ArtsATL recently paid a visit to her studio to talk about what drives her work; her three-month residency last year at Marfa Contemporary in Marfa, Texas; and her reasons for making small pieces for her upcoming solo show at Sandler Hudson Gallery and opening from 7 to 9 p.m. on November 13. (Small Works runs through January 9.)
ArtsATL: What issues about painting do you consider in the studio?
Rocío Rodríguez: This work is part of a long series that started in 2011. I was questioning the space inside the paintings in terms of the flatness of abstraction and the illusion of depth. I was seeking a middle ground where the two ideas could be presented at the same time. I want things that are there and not there. I want some form of contradiction on the page. The Sandler Hudson work is part of that conversation. There are many conversations that enter my work.
ArtsATL: You are known for doing big paintings, but you are showing small paintings at Sandler Hudson. Why?
Rodríguez: I have been painting large works most of my life. Although I have also made small works, I just didn’t focus on them as much. I wanted to bring down the scale. I wanted to see if a small painting could hold the viewer’s attention like the big paintings. I wanted to see if I could make small paintings that felt big.
ArtsATL: What about the stacked squares? What is their significance?
Rodríguez: The square signifies a sense of place, a place of containment or a stand-in for a figure. The square, by its placement on the page, demarcates a place and can be a point of reference or not. Putting something on top of a table is “elevating it.” It means “Look here! This shape is as real as you, and it doesn’t have to be anything other than what it is, a big shape of yellow.”
Stacking them is a way to draw attention, to say this is important, this shape of yellow or grey. It becomes something else when it is put on a pedestal. Maybe there is an internal hierarchy that I am working with here, the hierarchy of the language of seeing or making forms.
ArtsATL: It feels like the squares are in conversation with each other. Is that intentional?
Rodríguez: The painting is an image that is proposed to you. My paintings are abstract, open-ended, not fixed in any way. I am not a storyteller. But as I question my own assumptions, I try to bring every voice into the picture. Sometimes there are seven Rocíos in the studio. The paintings are about giving voice to opposition. That’s the way I look at my life. When I am trying to solve a problem, I bring things in that I am not accustomed to thinking about, to get to the answer. You can’t get to the answer if you only think one way. The work echoes these conversations and my place in the world.
ArtsATL: Tell me about one of the works and how it materializes as a painting.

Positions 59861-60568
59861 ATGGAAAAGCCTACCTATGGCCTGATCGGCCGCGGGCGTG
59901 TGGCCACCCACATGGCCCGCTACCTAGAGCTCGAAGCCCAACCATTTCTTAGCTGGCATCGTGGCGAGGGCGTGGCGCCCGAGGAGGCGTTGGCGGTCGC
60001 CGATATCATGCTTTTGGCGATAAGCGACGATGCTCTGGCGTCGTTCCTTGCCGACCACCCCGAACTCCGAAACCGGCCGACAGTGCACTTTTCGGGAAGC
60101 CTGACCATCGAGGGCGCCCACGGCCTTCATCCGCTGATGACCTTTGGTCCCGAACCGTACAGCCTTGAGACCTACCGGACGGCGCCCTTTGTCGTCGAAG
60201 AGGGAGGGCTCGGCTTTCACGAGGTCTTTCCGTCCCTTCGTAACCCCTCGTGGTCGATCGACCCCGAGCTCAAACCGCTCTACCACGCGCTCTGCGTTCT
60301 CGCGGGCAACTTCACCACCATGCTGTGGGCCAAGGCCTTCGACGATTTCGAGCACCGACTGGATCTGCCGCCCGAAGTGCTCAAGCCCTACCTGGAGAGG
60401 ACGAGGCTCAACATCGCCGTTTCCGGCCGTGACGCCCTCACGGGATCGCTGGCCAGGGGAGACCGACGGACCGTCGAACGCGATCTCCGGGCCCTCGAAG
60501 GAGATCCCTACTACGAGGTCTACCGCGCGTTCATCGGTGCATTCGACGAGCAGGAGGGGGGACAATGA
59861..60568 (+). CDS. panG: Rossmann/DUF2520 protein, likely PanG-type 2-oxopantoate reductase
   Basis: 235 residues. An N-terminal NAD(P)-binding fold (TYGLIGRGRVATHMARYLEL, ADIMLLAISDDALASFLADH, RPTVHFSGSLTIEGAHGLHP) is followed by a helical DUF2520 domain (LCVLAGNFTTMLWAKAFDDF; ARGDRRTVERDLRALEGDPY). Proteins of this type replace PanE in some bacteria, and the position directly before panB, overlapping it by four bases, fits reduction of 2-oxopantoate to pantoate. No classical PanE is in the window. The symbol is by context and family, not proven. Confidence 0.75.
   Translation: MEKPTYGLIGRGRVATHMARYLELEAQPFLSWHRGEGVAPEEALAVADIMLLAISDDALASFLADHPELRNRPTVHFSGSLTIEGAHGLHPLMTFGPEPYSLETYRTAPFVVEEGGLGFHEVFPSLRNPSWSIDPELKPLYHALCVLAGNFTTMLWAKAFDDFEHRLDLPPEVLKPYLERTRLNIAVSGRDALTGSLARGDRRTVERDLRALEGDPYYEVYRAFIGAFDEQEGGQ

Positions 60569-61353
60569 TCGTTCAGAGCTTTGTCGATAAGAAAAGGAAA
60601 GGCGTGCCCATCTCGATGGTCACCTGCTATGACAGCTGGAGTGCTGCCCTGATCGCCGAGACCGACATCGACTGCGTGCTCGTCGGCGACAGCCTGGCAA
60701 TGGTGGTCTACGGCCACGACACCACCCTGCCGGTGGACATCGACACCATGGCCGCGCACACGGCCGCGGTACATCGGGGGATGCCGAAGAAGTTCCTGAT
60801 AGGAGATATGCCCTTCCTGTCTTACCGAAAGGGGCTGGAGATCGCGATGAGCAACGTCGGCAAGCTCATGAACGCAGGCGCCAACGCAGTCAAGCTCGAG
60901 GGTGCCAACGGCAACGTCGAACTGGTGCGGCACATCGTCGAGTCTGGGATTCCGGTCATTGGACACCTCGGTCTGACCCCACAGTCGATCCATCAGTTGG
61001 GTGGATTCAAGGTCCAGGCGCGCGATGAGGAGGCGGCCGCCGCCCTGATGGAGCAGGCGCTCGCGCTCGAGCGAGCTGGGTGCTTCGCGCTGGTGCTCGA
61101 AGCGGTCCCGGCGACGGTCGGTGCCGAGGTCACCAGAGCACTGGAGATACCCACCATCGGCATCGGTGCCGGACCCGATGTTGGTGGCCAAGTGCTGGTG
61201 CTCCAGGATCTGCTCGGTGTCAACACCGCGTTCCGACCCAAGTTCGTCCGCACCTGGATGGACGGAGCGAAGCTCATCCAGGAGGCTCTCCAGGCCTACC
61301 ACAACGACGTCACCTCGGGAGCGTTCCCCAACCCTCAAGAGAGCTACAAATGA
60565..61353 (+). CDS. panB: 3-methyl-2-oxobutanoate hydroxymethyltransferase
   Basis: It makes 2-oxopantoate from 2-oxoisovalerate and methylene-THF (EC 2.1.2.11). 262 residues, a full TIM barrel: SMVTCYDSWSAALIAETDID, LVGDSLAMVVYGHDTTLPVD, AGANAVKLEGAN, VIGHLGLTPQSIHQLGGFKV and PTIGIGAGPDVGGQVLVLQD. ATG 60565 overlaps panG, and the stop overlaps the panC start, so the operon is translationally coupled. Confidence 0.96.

Rodríguez: In the painting September 29, 2015, there is a field of white that envelops the area from the bottom to midway through. I thought, “There, I am standing in a field of white.” The field feels dimensional but also just a flat, white shape. So it has this duality. It can become a flat, white shape or an illusionistic form with a column on it. It is that shift when you are looking at something and it changes. Those shifts through time and light that I perceive are transferred to my work.
ArtsATL: How did the Marfa Contemporary residency affect your thinking about your painting?
Rodríguez: The physical space in Marfa is very different from Atlanta. Atlanta is humid, a forest where we only see pieces of the sky. Marfa is a desert, very open so the spatial context is very different. I was aware of standing in a space that seemed very still and unmoving, yet moved and changed with the light. The light changes how you perceive things near and far. Things appear very dimensional and then they are lost on the horizon. So all these things affected how I was thinking about space in my work. When I went to Marfa, the concerns about light came back into my painting.
ArtsATL: Some of the works in your show are very quiet, reminding me of Giorgio Morandi’s paintings. Any connection there?
Rodríguez: Well, here’s the deal! Gray is a very important color because gray next to orange or red makes the conversation pop. I admire Morandi for two reasons: I could never paint bottles my whole life. And I love his work because abstraction seems to rise out of his work in this quiet way.
ArtsATL: What about Philip Guston? The stacking reminds me of his work.
Rodríguez: Guston did a courageous thing when he went from abstraction to figurative work. I admire that, but I think that there is also his sense of humor. There is humor in this work of mine, too. I struggle with painting and sometimes hate it, so sometimes I make fun of it, like a private joke between me and painting. So I paint these oversized exaggerated shapes, objectifying “painting,” sort of saying, “painting thinks it is so important” … and in the end it is, at least to me. It’s the way I work. It’s my creative energy.